Originally published in University of Chicago News, March 11, 2020
OI, Computer Science scholars collaborate on program to read cuneiform tablets.
Twenty-five centuries ago, the “paperwork” of Persia’s Achaemenid Empire was recorded on clay tablets—tens of thousands of which were discovered in 1933 in modern-day Iran by archaeologists from the University of Chicago’s Oriental Institute. For decades, researchers painstakingly studied and translated these ancient documents by hand, but this manual deciphering process is very difficult, slow and prone to errors.
Since the 1990s, scientists have recruited computers to help—with limited success, due to the three-dimensional nature of the tablets and the complexity of the cuneiform characters. But a technological breakthrough at the University of Chicago may finally make automated transcription of these tablets—which reveal rich information about Achaemenid history, society and language—possible, freeing up archaeologists for higher-level analysis.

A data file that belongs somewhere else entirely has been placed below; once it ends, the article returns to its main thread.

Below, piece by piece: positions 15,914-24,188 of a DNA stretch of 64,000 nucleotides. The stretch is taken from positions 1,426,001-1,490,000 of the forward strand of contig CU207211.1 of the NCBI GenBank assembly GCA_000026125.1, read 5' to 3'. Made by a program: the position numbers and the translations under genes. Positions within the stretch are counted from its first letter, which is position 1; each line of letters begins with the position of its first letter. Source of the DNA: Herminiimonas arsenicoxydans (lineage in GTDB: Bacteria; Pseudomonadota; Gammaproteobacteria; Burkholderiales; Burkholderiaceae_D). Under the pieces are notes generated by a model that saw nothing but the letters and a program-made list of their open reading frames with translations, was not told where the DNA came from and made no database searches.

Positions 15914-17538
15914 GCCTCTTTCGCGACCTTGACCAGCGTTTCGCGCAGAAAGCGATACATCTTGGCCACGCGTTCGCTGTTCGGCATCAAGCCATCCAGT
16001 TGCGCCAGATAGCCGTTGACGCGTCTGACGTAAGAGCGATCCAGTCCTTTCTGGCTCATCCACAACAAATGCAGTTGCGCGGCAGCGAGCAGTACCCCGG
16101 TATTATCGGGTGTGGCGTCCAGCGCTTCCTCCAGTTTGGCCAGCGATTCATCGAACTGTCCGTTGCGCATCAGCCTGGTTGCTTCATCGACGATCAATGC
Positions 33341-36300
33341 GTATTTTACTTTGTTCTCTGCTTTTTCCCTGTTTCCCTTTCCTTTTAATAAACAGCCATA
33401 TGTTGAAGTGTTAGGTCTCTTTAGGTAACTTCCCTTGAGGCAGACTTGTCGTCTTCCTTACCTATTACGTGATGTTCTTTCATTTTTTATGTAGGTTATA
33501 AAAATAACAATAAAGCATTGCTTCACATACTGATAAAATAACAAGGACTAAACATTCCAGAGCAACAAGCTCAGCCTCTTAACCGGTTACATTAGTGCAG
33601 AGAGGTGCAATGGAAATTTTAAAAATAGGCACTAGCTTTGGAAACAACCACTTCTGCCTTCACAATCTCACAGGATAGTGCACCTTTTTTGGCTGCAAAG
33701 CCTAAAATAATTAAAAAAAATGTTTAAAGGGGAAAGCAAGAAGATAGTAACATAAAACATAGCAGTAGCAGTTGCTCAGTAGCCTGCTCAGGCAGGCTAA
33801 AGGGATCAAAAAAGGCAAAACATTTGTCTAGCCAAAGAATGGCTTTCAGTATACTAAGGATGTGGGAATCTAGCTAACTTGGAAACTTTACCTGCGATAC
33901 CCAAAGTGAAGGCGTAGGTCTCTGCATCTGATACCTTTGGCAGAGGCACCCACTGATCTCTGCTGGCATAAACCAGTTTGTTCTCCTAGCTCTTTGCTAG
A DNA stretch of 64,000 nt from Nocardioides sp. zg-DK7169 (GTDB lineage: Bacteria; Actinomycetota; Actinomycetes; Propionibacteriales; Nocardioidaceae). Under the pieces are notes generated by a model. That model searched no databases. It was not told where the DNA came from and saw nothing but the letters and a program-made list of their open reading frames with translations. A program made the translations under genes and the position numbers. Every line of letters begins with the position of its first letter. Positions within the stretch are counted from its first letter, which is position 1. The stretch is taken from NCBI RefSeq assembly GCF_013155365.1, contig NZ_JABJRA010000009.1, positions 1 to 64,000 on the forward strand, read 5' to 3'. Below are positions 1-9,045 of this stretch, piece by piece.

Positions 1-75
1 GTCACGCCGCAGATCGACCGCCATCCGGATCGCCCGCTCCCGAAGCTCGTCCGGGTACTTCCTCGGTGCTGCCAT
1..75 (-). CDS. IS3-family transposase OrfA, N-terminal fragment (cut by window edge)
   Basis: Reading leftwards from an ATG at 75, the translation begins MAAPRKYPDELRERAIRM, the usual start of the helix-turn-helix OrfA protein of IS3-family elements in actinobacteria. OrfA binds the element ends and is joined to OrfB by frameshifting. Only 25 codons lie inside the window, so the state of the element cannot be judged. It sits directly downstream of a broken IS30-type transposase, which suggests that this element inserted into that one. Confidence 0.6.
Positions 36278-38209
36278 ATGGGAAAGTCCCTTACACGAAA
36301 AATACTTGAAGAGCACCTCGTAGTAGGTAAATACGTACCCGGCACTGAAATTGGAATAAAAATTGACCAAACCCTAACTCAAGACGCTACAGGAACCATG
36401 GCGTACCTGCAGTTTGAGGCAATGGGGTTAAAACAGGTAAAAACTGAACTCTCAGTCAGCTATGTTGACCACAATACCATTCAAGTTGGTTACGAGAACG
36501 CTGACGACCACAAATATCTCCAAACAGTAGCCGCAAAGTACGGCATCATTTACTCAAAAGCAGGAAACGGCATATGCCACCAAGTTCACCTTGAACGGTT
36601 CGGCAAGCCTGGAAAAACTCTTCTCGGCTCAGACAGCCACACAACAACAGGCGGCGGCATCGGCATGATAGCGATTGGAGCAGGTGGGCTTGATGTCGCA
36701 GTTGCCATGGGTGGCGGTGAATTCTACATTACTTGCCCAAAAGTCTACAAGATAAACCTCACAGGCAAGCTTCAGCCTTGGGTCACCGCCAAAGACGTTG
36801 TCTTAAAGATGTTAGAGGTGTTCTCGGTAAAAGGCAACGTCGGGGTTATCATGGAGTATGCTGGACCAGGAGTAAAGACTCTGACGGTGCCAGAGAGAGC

That’s the motivation behind DeepScribe, a collaboration between researchers from the OI and UChicago’s Department of Computer Science. With a training set of more than 6,000 annotated images from the Persepolis Fortification Archive, the Center for Data and Computing-funded project will build a model that can “read” as-yet-unanalyzed tablets in the collection, and potentially a tool that archaeologists can adapt to other studies of ancient writing.
“If we could come up with a tool that is flexible and extensible, that can spread to different scripts and time periods, that would really be field-changing,” said Susanne Paulus, associate professor of Assyriology.
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